Impact of data breach averages $2.2 million

These are some key findings from the Second Annual Benchmark Study on Patient Privacy & Data Security released recently by The Ponemon Institute in Traverse City, MI.:

• Privileged user and access governance should be a higher priority, the report suggests. Only 29% of respondents agree that the prevention of unauthorized access to patient data and loss or theft of such data is a priority in their organizations.

• Diminished productivity and financial consequences for healthcare organizations can be severe when a data breach incident occurs. Respondents reported that the average economic impact of a data breach was $2.2 million, up 10% from last year. In addition, most respondents believe their organization has suffered from time and productivity loss (81%) followed by brand or reputation diminishment (78%) and loss of patient goodwill (75%). The potential result is patient churn; the average lifetime value of one lost patient (customer) is $113,400, an increase from $107,580 in last year's study.

• Medical identity theft poses a greater risk to patients. Employees are the group most likely to detect the data breach, according to 51% of participants. However, more than one-third (35%) of respondents say that data breaches were discovered by patient complaints. Once a breach is discovered, 83% of hospitals say that it takes in excess of 1-2 months to notify affected patients. Twenty-nine percent of respondents say their data breaches led to cases of identity theft, a 26% increase from last year.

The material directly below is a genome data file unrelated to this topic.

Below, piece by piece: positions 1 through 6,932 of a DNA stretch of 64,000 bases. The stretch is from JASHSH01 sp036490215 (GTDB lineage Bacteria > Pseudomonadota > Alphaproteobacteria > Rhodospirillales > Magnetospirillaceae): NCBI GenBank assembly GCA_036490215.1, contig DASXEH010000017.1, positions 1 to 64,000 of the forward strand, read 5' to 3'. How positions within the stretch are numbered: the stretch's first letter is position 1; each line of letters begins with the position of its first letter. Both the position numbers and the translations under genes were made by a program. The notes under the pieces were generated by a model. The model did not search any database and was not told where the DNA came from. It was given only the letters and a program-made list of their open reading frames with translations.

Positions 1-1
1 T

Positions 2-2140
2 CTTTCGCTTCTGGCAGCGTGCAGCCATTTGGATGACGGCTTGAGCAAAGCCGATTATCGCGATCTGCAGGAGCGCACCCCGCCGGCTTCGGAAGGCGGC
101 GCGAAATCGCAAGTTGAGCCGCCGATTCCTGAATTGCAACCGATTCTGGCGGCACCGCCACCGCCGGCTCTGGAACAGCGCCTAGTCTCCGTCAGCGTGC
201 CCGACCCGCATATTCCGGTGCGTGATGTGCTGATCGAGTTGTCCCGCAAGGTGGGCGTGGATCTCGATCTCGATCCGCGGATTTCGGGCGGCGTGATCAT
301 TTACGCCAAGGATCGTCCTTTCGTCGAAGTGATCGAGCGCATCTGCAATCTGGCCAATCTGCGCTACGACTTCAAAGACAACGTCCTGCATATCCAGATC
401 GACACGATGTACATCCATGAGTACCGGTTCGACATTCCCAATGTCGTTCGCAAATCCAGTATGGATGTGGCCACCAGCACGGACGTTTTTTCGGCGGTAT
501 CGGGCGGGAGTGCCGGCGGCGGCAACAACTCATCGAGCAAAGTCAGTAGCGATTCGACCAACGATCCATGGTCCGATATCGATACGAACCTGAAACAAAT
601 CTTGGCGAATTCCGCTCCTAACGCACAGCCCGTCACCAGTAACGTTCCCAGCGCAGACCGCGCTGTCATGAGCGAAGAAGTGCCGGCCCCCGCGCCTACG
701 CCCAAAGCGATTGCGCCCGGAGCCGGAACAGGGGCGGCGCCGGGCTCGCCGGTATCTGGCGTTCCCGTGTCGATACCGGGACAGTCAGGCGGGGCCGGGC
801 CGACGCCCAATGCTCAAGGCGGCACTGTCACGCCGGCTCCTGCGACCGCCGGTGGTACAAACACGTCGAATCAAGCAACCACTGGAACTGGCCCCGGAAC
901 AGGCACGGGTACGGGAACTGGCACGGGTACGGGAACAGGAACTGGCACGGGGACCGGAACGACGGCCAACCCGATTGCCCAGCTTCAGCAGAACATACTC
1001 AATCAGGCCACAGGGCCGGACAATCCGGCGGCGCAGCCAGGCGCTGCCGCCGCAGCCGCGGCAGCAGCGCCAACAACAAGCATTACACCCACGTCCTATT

• While 90% of healthcare organizations say that breaches cause harm to patients, most of them (65%) do not offer protection services for the affected patients. This might be due to the fact that 72% of respondents do not believe credit monitoring is effective and believe another solution for the prevention and detection of medical identity theft is needed.

• The average number of lost or stolen records per breach was 2,575. This is an increase from an average of 1,769 reported in the previous year.

• The percentage of organizations fully implementing or in the process of implementing an electronic health records (EHR) system has increased from 56% last year to 66% in this year's study.

• Perceptions that EHR systems create more security decreased from 74% in last year's study to 67% of respondents this year.